GrafTech International Ltd., with plants in Columbia and Lawrenceburg, has been hiring. The company makes carbon and graphite electrodes, products that aren't linked to new vehicles.
Among new GrafTech hires is Charles Wynn, 41, of Columbia, who started work on Aug. 2.
Wynn had been out of work since January, when he was laid off by Johnson Controls Inc., a former supplier to the now-idled General Motors assembly line in Spring Hill.
"This is not an automotive job, thank goodness," Wynn said. "I think I've had enough of that for a while. I worked for a Bridgestone subsidiary before Johnson Controls and got laid off there, too."
Terry Norwood, 43, of Columbia has put in an application at GrafTech and hopes to hear something soon.
He, too, worked for a succession of auto suppliers that lost contracts and furloughed workers. Norwood said he has been unemployed since being laid off more than a year and a half ago from Pretty Products Inc., which made rubber automotive floor mats. Before that, he worked for Dura Automotive, making parts for the Saturn Vue. Production of the Vue was later shipped to Mexico.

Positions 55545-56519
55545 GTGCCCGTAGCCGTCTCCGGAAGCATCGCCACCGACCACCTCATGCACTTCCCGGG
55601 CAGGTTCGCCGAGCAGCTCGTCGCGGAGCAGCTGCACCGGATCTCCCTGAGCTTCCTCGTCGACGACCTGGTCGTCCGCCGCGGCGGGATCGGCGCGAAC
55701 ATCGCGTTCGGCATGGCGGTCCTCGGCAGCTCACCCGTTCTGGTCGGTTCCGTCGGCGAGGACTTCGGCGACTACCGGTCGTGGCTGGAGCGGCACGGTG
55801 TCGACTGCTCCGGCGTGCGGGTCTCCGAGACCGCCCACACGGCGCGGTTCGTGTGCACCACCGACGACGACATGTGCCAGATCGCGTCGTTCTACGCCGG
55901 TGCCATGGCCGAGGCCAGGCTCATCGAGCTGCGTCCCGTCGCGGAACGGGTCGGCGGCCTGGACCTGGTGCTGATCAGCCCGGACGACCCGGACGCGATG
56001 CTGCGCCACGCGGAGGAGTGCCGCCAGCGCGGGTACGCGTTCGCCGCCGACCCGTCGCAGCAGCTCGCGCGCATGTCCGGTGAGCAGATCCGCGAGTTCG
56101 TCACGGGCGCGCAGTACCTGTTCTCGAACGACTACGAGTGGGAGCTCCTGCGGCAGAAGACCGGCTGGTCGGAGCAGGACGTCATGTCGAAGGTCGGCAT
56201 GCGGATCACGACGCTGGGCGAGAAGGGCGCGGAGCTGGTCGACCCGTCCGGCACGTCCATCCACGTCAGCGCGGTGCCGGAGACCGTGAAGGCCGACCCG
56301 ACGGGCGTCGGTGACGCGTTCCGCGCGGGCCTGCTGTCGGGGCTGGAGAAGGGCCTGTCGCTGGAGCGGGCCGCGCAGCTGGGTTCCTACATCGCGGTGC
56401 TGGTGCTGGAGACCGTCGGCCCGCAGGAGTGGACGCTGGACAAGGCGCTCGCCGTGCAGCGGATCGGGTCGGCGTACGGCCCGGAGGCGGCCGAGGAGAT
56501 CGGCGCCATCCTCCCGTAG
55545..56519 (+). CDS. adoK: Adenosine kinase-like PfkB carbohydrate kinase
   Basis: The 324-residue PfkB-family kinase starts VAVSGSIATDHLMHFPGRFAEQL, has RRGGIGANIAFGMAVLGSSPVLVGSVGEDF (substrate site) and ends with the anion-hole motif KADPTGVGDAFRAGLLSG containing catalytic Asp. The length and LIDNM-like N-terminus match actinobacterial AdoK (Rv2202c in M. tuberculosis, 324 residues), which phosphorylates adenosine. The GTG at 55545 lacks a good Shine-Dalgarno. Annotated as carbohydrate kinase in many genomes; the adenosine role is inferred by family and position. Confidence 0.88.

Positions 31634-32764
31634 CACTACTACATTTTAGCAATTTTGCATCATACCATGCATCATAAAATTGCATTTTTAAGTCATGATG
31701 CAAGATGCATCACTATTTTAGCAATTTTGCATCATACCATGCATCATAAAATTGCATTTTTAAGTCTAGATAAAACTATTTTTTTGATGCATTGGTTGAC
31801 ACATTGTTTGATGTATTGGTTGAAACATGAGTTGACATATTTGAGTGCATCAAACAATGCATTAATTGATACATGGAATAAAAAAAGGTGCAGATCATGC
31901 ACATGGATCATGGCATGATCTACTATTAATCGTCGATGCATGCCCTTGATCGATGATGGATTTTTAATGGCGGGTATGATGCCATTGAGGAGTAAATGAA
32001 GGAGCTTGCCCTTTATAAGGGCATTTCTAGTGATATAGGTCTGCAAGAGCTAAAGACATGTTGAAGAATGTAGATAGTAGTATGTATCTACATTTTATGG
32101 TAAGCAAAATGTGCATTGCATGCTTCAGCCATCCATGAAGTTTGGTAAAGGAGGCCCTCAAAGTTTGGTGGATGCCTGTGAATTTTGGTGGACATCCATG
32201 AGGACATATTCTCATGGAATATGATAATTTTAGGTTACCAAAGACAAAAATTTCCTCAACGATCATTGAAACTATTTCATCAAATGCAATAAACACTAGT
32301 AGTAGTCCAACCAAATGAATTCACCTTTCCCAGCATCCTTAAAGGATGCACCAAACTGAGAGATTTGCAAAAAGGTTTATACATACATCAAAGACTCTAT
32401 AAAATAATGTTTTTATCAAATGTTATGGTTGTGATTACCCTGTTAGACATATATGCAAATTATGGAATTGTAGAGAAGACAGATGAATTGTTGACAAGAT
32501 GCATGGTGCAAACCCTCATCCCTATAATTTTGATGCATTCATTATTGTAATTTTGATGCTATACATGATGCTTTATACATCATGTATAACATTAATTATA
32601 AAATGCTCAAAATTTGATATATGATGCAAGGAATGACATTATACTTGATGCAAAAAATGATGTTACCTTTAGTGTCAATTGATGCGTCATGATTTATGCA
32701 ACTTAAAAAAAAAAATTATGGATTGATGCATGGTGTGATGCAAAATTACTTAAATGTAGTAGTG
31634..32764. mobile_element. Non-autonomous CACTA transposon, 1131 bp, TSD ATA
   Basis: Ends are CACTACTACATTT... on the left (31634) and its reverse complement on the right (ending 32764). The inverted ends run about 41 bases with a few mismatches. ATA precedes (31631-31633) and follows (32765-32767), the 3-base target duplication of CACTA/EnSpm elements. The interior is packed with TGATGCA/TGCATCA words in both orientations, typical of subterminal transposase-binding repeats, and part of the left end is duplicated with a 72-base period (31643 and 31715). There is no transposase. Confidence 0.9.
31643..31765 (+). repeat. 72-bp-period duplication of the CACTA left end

"It's been very hard to find anything," said Norwood, who has a wife and three children, including a 10-month-old baby. "Things do seem to be picking up, but I believe a lot of companies are still a little scared to start hiring again. I'm more than ready to go back to work."
Tennessee's recovery could pick up speed in the months ahead, MTSU's Penn said.
"We're looking in the next 18 months at some major impacts on employment from new assembly plants at Volkswagen and Nissan," he said.
Volkswagen will employ about 2,000 workers directly in Chattanooga at its assembly plant, and suppliers could add about 5,000 jobs, economic studies have shown.
Nissan is building a $1 billion plant in Smyrna to make lithium-ion batteries for its new Leaf electric car. New jobs there are still more than a year away, though.
"We'll be hiring hundreds of people as we prepare to staff the battery plant, which will be in operation toward the end of 2012," said Steve Parrett, manufacturing spokesman for Nissan North America Inc.